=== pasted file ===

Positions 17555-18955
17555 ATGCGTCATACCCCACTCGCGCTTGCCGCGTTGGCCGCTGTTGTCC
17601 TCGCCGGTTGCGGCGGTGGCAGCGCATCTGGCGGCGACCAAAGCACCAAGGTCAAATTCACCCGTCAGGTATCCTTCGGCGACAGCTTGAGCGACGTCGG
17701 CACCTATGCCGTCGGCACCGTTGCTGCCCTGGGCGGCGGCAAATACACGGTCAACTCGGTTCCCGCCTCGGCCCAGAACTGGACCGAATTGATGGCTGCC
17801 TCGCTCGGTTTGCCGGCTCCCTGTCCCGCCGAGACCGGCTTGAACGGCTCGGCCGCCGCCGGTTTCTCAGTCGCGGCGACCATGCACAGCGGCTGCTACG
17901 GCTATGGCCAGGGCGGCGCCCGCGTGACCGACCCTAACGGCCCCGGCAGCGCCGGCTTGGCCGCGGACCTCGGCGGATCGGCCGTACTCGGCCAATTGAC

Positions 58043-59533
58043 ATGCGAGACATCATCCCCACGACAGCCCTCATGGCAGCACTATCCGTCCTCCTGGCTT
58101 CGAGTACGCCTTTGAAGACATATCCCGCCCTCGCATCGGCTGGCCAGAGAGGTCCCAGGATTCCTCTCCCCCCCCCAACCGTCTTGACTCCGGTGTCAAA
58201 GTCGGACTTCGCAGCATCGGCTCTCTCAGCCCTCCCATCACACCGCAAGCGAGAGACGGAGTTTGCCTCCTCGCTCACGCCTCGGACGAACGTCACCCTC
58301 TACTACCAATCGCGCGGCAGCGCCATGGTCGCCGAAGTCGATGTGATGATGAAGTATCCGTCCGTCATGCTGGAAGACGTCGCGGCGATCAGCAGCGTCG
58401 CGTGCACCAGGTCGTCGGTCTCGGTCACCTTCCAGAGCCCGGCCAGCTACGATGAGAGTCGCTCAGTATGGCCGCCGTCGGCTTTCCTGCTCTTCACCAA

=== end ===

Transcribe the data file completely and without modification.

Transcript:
Positions 17555-18955
17555 ATGCGTCATACCCCACTCGCGCTTGCCGCGTTGGCCGCTGTTGTCC
17601 TCGCCGGTTGCGGCGGTGGCAGCGCATCTGGCGGCGACCAAAGCACCAAGGTCAAATTCACCCGTCAGGTATCCTTCGGCGACAGCTTGAGCGACGTCGG
17701 CACCTATGCCGTCGGCACCGTTGCTGCCCTGGGCGGCGGCAAATACACGGTCAACTCGGTTCCCGCCTCGGCCCAGAACTGGACCGAATTGATGGCTGCC
17801 TCGCTCGGTTTGCCGGCTCCCTGTCCCGCCGAGACCGGCTTGAACGGCTCGGCCGCCGCCGGTTTCTCAGTCGCGGCGACCATGCACAGCGGCTGCTACG
17901 GCTATGGCCAGGGCGGCGCCCGCGTGACCGACCCTAACGGCCCCGGCAGCGCCGGCTTGGCCGCGGACCTCGGCGGATCGGCCGTACTCGGCCAATTGAC

Positions 58043-59533
58043 ATGCGAGACATCATCCCCACGACAGCCCTCATGGCAGCACTATCCGTCCTCCTGGCTT
58101 CGAGTACGCCTTTGAAGACATATCCCGCCCTCGCATCGGCTGGCCAGAGAGGTCCCAGGATTCCTCTCCCCCCCCCAACCGTCTTGACTCCGGTGTCAAA
58201 GTCGGACTTCGCAGCATCGGCTCTCTCAGCCCTCCCATCACACCGCAAGCGAGAGACGGAGTTTGCCTCCTCGCTCACGCCTCGGACGAACGTCACCCTC
58301 TACTACCAATCGCGCGGCAGCGCCATGGTCGCCGAAGTCGATGTGATGATGAAGTATCCGTCCGTCATGCTGGAAGACGTCGCGGCGATCAGCAGCGTCG
58401 CGTGCACCAGGTCGTCGGTCTCGGTCACCTTCCAGAGCCCGGCCAGCTACGATGAGAGTCGCTCAGTATGGCCGCCGTCGGCTTTCCTGCTCTTCACCAA